This is the end result of my third ‘Final Major Project’ and I have mixed feelings about it. I am very disappointed in myself that I did not get more of it finished, if not completed but considering the limitations, I am happy with what I achieved. It may be a case of trying to run before I can walk but taking into account the length of the song, the complexity of the storyboard, the inadequate puppets and the amount of time that I had to complete it all, on my own, as well as two other animation projects, I can look at what I have and be happy with it.
Whilst the project didn’t go particularly well, it has been very useful for me. It’s given me a chance to explore the medium in a way that I never had before but has also made me realise that I don’t need to aim big to be successful, at least for the moment; I believe my time would be better spent on developing my skills on smaller projects where I can experiment and learn. One of the main lessons I’ve learned is on character design and that I should consider functionality – how the puppet will move and interact with things, something that will become even more important if I continue to create inhuman creatures.
No matter what the outcome of this project, I know that I have learned from it. If nothing else, it has been legitimate practice and I feel that my animation skills have improved.
Above is a screenshot of the final animation after it has been edited and had some colour correction to brighten a few of the scenes.
This is my final animation before I added any of the effects. I was happy with the edit but upon review, certain scenes were far too dark and almost indiscernible. I also later added in the ‘Khaidian’ logo to tie it to the band and their song.
Unfortunately, due to the scope of the project and my naivety, I was unable to complete the entire animation but I have a good portion of the song completed and I am happy with what I have. I made sure that the song came to a natural stopping point and I also re-cut it so that the last line of the song, which fades out, would end my animation so that it didn’t feel like an abrupt stop.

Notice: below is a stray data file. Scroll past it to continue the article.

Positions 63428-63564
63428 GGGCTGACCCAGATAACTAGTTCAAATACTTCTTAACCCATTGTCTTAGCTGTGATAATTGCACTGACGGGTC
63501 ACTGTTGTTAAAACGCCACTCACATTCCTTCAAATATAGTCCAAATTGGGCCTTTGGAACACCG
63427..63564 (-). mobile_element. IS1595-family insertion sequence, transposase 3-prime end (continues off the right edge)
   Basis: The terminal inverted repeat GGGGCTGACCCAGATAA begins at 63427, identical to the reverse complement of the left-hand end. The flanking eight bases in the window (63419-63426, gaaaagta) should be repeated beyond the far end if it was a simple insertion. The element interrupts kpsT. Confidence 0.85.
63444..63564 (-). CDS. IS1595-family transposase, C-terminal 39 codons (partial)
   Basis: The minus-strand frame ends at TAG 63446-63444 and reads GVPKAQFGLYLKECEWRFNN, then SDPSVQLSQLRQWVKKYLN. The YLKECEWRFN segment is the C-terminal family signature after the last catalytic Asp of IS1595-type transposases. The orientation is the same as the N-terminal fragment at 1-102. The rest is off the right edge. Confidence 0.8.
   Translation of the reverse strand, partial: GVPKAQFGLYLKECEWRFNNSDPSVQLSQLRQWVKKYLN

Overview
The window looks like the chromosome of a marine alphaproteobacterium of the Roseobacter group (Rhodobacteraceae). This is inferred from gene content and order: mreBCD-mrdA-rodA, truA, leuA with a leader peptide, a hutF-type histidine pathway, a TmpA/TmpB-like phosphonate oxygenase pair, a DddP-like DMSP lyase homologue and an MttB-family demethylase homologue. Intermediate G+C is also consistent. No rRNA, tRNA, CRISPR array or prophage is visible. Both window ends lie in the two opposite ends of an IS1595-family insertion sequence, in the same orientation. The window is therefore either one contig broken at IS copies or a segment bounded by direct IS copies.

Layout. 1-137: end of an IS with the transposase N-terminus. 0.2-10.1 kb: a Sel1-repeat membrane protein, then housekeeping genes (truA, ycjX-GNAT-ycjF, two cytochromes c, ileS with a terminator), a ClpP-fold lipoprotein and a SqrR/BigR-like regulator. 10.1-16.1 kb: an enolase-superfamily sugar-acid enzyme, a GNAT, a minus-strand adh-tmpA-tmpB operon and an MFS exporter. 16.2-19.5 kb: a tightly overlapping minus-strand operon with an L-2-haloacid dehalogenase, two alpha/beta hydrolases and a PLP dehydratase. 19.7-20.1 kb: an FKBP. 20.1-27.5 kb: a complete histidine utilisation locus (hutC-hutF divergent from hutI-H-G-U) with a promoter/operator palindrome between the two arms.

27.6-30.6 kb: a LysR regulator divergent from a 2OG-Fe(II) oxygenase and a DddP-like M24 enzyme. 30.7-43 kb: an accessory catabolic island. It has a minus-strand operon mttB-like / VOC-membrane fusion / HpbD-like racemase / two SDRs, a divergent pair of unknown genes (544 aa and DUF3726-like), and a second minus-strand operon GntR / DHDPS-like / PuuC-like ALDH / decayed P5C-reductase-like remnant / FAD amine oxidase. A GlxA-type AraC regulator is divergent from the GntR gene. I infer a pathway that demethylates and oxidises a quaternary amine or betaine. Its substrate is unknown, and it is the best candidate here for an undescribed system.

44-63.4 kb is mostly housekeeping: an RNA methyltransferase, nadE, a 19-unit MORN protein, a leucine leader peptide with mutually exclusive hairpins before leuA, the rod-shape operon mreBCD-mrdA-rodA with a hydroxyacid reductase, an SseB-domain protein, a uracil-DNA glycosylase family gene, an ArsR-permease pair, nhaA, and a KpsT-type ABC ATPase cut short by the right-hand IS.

I’ve mentioned in previous posts that there was a degree of compromise and problem solving needed to translate my storyboards into a functioning animation. There were several reasons for this: I’ve already mentioned that the puppets were very hindering with their limited mobility. My level of competence would have also played a part; this project was certainly the most ambitious that I have attempted. Even the stop-motion medium itself can be limiting, it is also part of the charm but nevertheless, it can be another barrier.
I’ve highlighted one clip to demonstrate how I translated my initial idea into the final product:
In this shot, I wanted a slow, consistent zoom out which would reveal more of the scene as it continued. Unfortunately, due to the scale I was working at, there was no feasible way to have a smooth zoom that lasted the entirety of the shot. I had two options, either zoom out very slowly, by eye, and risk the consistency of the motion, or I could do what I decided to do, and have the zoom be only a portion of the scene. Whilst I would have much preferred what I had storyboarded, I believe the compromise is still effective and I chose the correct time to begin the zoom.
The shot also demonstrates the inefficiency of the puppets; they are unable to grasp the sledgehammer with both hands as their arms are too short to wrap around their bodies. To get around this, I simply made them one handed hammers but made sure that the free arm was still contributing to the swing by being a counter-balance.
Sometimes I need to animate an entire shot before I realise that I need to go about it in another way. One of the final shots in my animation, for example, didn’t turn out the way I wanted so I had to re-shoot.